Monday, July 13, 2015


FRYEAN MYTHOS: *adventure*

Ever since my essay here hypothesized the influence of Walter Hill's THE WARRIORS on some key examples of Italian cinema, I've been meaning to check out the movie and see if, as I suspected, it conformed to my ideas about uncanny phenomenality. Going by memory I'd tentatively given it that categorization if for no other reason than the protagonists' encounter with the gang called the "Baseball Furies," one of which is in the still above. 

I'm sure I'll never read the 1965 Sol Yurick novel from which the movie took some of its elements, but from two summaries I've read online, it seems to have been entirely naturalistic. The novel focuses on the struggle of an inner-city New York gang to avoid other gangs on their way back to their Coney Island turf, but the gangs they encounter aren't as self-consciously weird as the ones in the film, which director Walter Hill co-scripted with David Schaber.

As in the novel, the film begins with a summit between the various New York gangs, but Hill gives the meeting an apocalyptic vibe, Cyrus, charismatic leader of a gang called the Gramercy Riffs, tells the assembled youths-- most of whom are male-- that if they unite they can rule the city, rather than wasting their lives protecting little areas of "turf." But sooner does Cyrus announce his messianic mission than he's assassinated. The audience sees that the killing is the act of a demented gang-member named Luther, but no one else does, so that Luther easily frames the Warriors for the deed. In the fracas that breaks out, the Warriors' leader Cleon is beaten down. The rest of the gang escapes the meeting-place, and the gang's second-in-command, a youth named Swan, takes command.

Once Hill has established the movie's basic premise, the director focuses almost exclusively upon letting the action unfold. There's no real attention to the individual members of the Warriors, and even Swan is something of a cypher, even though he manages to forge a "romance on the run" with Mercy, a girl from another gang. Whereas the novel's author allegedly wanted to de-romanticize the New York gangs, Hill is to an extent re-romanticizing them. 

That's not to say that the Warriors are romantic heroes. They're not even particularly likable people. At least twice one of the protagonists uses the word "faggot" and it's clear that no one in the gang disapproves: if anything, gayness is a negative against which the gang-members can measure their masculinity. But what Hill is romanticizing is the youths' sheer tenacity, their will to survive the mean New York streets, made even weirder by youth-gangs whose "colors" are not as naturalistic as the Warriors' simple vests. In addition to the already mentioned Baseball Furies, there's also a gang called the Punks, who glide around on roller skates and wear overalls that, to say the least, don't make them look particularly formidable. This is not to say that every gang encountered fufills the uncanny trope of "outre outfits," for some of them, like the Punks and the Lizzies, wear fairly ordinary clothing. Hill, after all, wasn't trying to create a world radically apart from the regular one, unlike the SF-films cited in the above essay. But the script clearly seeks to propel the Warriors-- who are a relatively "ordinary" gang of juvenile delinquents-- into contact with tribes who are positively weird with their fetishes and obsessions.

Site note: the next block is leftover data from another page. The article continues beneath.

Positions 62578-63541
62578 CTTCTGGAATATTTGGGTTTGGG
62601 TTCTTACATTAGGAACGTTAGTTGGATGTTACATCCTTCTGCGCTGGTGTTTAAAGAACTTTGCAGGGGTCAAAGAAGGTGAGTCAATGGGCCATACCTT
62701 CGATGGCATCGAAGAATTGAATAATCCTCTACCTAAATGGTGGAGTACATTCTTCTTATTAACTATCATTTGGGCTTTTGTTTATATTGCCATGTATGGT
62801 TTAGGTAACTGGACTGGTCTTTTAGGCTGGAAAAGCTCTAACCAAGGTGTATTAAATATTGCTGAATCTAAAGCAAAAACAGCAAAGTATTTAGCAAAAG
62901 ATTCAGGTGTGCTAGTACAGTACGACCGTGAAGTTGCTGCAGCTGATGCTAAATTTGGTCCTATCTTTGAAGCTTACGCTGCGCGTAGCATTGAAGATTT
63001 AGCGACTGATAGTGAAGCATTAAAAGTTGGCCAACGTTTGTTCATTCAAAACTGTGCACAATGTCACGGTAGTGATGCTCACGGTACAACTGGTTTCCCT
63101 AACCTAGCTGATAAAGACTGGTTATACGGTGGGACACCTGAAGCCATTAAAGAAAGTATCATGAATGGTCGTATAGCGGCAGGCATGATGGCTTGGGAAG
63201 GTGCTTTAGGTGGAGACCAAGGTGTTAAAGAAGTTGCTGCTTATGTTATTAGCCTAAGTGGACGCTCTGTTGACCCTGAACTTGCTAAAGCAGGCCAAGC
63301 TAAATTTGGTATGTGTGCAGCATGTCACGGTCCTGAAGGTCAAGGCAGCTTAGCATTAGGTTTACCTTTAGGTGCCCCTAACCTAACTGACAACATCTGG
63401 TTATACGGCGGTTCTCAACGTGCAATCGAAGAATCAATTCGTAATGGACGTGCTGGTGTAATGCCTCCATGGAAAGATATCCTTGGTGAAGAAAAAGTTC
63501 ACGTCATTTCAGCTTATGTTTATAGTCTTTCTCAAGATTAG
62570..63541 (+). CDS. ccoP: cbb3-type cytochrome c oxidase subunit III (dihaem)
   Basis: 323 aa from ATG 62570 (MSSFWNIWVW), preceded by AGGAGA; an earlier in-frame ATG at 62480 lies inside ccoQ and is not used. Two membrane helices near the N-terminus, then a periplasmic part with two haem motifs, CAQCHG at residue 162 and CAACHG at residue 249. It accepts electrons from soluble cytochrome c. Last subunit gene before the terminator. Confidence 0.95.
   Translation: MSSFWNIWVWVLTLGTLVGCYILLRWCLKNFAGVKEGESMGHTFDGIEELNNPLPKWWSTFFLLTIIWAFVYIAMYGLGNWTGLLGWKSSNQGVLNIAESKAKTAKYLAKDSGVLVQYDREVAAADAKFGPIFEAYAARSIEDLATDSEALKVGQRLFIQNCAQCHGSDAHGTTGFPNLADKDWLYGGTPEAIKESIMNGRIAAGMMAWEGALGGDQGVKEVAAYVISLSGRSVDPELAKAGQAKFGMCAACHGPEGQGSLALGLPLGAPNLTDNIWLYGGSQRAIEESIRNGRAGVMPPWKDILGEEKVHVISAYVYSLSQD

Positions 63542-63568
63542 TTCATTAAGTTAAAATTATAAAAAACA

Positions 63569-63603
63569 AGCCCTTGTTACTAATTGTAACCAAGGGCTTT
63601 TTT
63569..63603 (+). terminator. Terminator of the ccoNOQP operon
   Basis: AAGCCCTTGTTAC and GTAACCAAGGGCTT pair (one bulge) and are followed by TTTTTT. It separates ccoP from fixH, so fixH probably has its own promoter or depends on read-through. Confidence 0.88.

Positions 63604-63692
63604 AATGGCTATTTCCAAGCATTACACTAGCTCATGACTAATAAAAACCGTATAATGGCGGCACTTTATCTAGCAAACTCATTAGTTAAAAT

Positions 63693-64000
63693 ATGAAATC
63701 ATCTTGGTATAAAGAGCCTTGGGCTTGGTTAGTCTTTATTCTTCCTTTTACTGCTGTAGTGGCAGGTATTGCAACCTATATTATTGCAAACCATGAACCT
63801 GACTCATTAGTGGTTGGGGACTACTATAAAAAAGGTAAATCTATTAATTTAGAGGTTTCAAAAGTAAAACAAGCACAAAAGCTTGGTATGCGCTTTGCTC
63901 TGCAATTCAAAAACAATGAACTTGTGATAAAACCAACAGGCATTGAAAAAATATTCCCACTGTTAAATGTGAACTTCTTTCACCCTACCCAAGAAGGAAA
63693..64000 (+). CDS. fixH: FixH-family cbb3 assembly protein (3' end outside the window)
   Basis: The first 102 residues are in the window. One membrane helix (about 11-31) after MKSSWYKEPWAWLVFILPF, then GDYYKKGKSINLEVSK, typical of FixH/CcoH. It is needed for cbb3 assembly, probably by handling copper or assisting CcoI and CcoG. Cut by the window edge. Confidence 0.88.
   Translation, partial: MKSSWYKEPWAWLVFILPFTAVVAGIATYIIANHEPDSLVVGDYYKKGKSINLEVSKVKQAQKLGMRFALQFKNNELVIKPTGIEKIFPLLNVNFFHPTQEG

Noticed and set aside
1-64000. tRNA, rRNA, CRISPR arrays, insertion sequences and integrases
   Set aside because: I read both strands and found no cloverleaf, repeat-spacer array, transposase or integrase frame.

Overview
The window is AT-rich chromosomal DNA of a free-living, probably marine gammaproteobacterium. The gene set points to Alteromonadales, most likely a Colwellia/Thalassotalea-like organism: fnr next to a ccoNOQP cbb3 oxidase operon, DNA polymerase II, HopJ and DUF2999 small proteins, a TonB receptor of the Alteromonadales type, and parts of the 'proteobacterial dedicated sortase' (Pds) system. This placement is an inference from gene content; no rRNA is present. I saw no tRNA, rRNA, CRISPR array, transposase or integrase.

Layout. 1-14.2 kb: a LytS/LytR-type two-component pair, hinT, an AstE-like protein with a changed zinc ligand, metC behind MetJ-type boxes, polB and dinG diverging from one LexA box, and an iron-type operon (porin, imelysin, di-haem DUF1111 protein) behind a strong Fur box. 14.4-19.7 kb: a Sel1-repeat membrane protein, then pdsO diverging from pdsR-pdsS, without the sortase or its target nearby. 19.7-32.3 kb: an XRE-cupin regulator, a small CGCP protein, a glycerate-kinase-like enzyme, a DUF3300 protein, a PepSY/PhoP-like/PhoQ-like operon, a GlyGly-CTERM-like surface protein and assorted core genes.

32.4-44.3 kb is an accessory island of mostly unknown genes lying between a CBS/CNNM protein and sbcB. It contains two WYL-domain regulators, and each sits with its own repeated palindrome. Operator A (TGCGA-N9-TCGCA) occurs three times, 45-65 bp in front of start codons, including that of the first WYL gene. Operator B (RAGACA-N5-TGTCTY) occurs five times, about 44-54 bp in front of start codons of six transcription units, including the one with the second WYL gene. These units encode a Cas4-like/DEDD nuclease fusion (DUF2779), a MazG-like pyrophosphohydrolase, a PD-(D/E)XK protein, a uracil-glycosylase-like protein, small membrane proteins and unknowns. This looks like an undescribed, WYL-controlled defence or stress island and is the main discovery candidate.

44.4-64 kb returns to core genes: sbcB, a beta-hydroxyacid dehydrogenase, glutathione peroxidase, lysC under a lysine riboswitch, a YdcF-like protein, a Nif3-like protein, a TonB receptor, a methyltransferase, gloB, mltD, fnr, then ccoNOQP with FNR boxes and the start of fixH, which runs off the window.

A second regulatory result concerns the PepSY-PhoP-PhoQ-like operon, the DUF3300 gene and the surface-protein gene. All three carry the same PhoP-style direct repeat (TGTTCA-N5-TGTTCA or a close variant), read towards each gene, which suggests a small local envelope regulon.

The action scenes, shot largely in genuine New York settings, are the main attraction of the film; allegedly Hill wanted to shoot WARRIORS with a kind of comic-book flair. However, it should be noted that he does apply some basic psychology to his usually uncomplicated characters. Mercy, a member of the Punks, becomes intrigued with Swan and his persecuted allies when the group passes through Punk territory. After trying to spark a rumble between the gangs, She follows them, which supports Swan's idea that she's a prostitute looking for a new gig. And since Mercy's dialogue suggests that she may have had a checkered past, it's a given that the course of their romance doesn't run smooth, nor is it even certain that it will endure.

In the end, Luther is exposed and the Warriors are exonerated-- though the conflict has demonstrated the impossibility of Cyrus' ambition: the street-gangs are too preoccupied with issues of ego to make any long-term alliances. THE WARRIORS is too wrapped up in the thrills of exotic violence to make any social statements, but there's more than a hint of irony when the gang gets back to Coney Island, and Swan can only say, "This is what we fought to get back to?"

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